In a federal budget characterized by a minimum of new spending and investment, the small business and startup communities of Canada did receive some attention from finance minister Jim Flaherty on Thursday.
Research, business innovation and venture capital were all singled-out for special attention in the budget.
Under support for advanced research, the government pledged $37 million in new annual support for research partnerships with industry through the granting councils, $165 million in multi-year support for Genomics Canada and $225 million for the Canada Foundation for Innovation to support research infrastructure.
Within supporting business innovation, the National Research Council gets $121 million over two years to help innovative businesses grow and $325 million over eight years will help Sustainable Development Technology Canada support the development of clean technologies.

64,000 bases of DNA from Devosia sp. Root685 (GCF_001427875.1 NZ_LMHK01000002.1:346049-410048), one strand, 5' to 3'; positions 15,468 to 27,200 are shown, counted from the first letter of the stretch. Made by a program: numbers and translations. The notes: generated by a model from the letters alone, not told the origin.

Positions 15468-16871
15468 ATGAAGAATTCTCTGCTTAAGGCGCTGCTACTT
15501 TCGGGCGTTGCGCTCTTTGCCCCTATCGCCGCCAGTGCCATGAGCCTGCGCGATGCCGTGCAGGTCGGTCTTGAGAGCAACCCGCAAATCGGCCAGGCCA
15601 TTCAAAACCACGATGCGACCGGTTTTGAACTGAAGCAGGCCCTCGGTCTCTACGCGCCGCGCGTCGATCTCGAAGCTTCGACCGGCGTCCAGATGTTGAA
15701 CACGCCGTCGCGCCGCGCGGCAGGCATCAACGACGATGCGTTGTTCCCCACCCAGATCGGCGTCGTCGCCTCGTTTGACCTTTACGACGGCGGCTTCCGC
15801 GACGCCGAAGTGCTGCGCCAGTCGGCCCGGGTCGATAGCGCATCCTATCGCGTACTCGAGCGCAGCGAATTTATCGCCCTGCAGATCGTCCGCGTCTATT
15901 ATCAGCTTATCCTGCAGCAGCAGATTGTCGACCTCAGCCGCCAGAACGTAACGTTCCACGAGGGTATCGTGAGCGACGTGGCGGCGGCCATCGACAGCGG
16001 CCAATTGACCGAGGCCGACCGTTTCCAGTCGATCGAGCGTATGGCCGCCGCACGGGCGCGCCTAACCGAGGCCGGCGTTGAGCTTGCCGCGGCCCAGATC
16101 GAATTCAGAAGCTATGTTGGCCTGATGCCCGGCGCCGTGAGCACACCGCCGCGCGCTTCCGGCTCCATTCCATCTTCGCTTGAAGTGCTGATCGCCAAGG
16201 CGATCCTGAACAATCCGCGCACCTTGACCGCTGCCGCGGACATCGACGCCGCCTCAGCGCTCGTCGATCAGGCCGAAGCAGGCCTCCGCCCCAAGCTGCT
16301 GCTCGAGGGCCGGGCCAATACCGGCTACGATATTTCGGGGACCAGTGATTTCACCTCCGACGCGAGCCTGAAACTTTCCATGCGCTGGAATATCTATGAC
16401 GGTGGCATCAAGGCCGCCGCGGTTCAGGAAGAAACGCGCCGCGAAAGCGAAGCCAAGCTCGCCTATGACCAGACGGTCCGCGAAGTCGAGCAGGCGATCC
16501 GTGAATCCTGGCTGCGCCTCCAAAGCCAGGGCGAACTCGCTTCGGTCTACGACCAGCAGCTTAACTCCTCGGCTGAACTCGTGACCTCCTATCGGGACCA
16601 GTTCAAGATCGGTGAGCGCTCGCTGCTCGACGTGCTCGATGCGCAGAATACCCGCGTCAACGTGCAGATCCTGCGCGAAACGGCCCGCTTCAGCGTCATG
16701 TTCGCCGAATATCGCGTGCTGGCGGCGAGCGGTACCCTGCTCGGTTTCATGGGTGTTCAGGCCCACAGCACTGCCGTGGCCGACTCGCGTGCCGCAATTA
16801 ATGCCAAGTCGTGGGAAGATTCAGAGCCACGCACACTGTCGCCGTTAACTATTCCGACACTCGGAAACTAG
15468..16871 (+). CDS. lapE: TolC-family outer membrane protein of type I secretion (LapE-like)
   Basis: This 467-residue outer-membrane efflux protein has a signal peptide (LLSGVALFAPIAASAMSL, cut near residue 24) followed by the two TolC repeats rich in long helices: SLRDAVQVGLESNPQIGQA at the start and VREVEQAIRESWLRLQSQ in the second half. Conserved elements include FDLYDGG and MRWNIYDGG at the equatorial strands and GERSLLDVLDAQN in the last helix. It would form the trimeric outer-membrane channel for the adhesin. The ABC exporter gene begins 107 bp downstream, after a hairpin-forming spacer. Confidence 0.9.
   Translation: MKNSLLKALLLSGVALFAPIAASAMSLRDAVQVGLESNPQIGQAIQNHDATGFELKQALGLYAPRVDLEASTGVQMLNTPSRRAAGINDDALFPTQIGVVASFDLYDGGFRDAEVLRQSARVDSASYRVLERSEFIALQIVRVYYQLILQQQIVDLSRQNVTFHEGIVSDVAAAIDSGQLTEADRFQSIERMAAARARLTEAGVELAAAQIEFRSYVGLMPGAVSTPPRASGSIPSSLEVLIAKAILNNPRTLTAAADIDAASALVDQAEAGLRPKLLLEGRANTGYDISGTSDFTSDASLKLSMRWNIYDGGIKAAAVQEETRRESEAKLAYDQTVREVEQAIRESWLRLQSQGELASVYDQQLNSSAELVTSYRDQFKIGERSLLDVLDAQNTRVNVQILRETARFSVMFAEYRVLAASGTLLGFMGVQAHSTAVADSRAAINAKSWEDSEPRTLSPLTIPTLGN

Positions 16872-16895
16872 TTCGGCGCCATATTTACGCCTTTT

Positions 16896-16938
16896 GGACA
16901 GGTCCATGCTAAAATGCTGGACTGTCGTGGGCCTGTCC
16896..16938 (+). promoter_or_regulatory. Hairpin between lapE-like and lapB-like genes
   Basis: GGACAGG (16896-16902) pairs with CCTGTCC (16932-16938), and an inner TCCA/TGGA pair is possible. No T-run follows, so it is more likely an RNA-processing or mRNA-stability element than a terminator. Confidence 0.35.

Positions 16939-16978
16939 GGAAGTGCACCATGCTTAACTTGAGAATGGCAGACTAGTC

Of particular note is $20 million over three years to help SMBs access R&D services at universities and colleges.
Canada’s venture capital community is also getting some support. Some $60 million over five years will go to incubators and accelerators. And when a company is graduating from an accelerator, the Business Development Bank of Canada has $100 million to invest in those firms.
More generally, a number of budget initiatives around skills, training, internships and co-op placements could be useful for SMBs struggling to deal with the IT skills shortage.
“There’s good news here,” said Linda Leonard, senior vice-president of the Information Technology Association of Canada (ITAC), which represents the leading hardware and software manufacturers as well as big telecommunications companies.
“There’s some fairly interesting innovation in how they’re going to fund re-training, to make that more tailored to individual workers and employers looking for skills upgrades. That’s an interesting public policy innovation that could help address some of the issues that we encounter finding skilled workers in the ITC labour market. We’re an industry that’s predicated on the availability of talent, so any progressive measures aimed at better outcomes from the investment we’re making in training and re-training is going to be well received by the industry.”
It’s also encouraging that Ottawa is also putting money into co-op education programs, she said.
— With files from Howard Solomon, IT World Canada